Dry macular degeneration is one of the most common eye disorders, affecting most people over the age of 50 and making the direct line of sight more challenging. It isn’t considered total vision loss, as most sufferers retain their peripheral vision even if the direct line of sight is blurred. It affects the part of the eye known as the macula, which is the part of the retina that allows for clear vision with a direct line of sight. Anything that affects the cells within the macula can cause macular degeneration. The trouble with such a condition is that it’s not always easy to figure out specific causes. As such, we’re going to go over many different potential factors that could potentially cause macular degeneration.
The symptoms of macular degeneration include distorted vision in the direct line of sight, difficulty recognizing faces, a blind spot in the field of vision, and more. There is also another type known as wet macular degeneration, which is the more severe version of the dry variant. The wet variant does not occur on its own, and instead first appears as dry macular degeneration. It is typically due to a blood vessel leaking into the macula.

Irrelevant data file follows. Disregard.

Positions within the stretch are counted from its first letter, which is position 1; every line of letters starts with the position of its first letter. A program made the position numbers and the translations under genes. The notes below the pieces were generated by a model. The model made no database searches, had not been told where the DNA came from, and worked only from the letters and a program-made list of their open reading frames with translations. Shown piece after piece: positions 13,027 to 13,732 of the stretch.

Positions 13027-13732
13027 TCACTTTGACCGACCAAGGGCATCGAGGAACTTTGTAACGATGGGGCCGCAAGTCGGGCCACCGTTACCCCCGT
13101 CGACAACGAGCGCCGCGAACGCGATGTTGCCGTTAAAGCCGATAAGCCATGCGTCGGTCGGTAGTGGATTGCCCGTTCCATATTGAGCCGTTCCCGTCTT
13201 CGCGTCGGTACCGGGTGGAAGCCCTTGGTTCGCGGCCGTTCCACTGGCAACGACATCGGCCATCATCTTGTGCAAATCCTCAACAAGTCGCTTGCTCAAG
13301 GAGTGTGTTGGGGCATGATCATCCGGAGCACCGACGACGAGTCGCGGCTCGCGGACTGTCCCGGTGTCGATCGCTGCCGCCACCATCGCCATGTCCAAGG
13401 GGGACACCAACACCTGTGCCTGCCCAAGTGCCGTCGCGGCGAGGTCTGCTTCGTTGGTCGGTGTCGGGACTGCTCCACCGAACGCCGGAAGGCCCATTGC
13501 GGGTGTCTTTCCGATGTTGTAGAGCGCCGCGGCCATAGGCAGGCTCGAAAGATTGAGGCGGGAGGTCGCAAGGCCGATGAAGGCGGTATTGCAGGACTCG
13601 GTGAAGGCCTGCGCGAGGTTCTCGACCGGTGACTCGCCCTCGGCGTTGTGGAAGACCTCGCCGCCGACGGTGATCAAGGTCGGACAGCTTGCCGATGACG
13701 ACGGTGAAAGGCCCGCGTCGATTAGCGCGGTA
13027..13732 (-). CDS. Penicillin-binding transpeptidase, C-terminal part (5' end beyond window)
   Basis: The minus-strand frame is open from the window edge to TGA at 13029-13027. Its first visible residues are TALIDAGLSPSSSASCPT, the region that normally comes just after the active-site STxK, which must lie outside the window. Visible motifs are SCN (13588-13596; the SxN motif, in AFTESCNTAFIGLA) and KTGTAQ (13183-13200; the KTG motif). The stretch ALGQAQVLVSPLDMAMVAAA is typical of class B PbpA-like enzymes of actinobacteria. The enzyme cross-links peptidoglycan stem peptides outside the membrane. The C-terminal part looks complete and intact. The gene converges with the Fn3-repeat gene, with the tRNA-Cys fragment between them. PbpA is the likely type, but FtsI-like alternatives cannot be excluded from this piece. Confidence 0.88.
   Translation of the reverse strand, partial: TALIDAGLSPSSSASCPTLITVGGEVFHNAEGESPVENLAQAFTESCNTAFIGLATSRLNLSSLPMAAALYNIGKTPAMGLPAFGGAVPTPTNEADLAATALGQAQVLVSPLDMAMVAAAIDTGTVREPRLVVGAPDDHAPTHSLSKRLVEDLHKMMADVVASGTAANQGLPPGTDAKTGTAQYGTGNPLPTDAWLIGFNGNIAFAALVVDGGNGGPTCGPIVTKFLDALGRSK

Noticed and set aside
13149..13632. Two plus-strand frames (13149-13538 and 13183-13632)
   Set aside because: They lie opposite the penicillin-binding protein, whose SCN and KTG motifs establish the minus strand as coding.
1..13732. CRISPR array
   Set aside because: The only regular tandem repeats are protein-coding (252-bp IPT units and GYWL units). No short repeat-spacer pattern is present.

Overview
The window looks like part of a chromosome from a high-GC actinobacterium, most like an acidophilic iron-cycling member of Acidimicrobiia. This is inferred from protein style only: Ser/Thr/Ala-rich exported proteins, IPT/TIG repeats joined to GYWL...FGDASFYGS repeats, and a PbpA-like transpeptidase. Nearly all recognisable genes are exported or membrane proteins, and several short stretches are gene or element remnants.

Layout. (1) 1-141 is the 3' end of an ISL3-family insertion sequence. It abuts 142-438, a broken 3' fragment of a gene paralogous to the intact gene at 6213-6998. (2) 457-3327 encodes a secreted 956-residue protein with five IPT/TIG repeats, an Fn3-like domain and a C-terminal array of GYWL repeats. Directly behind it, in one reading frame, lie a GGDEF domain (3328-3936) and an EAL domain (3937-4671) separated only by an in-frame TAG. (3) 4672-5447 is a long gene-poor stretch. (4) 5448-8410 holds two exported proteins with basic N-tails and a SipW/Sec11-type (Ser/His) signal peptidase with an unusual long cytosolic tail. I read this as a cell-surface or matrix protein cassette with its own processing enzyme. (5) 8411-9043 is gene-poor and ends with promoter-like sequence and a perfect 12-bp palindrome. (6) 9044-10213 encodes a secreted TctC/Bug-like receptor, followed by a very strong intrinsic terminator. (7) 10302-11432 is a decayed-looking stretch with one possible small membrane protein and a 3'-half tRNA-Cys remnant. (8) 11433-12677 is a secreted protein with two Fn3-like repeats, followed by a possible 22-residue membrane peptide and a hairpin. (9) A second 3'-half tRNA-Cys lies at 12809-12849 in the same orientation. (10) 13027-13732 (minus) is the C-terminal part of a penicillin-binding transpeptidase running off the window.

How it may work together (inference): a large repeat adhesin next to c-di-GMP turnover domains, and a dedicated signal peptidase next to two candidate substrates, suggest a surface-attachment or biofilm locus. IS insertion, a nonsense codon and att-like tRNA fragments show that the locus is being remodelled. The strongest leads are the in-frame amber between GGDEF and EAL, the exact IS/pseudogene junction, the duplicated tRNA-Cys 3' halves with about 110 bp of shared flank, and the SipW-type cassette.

One of the primary potential causes of macular degeneration lies in the hereditary component of the disorder. That said, it’s common enough that many people have macular degeneration, so you’re likely to be related to those with the eye condition. It’s not an easy pill to swallow, and the best one can do is to try to live as healthy a life as possible. While there is always the chance for macular degeneration to occur, trying to live healthier will decrease those odds while also allowing you to avoid various other health disorders. While there is no specific gene that is guaranteed to cause macular degeneration, many researchers have found several genes that could potentially be linked to the eye disorder.
Without a doubt, macular degeneration is one of the more challenging disorders to trace back, as it tends not to have a specific cause. The only thing that researchers can say for certain is there are patterns that make them more or less likely to appear. With further research, it’s possible to eventually provide a more definitive answer to the question of causes.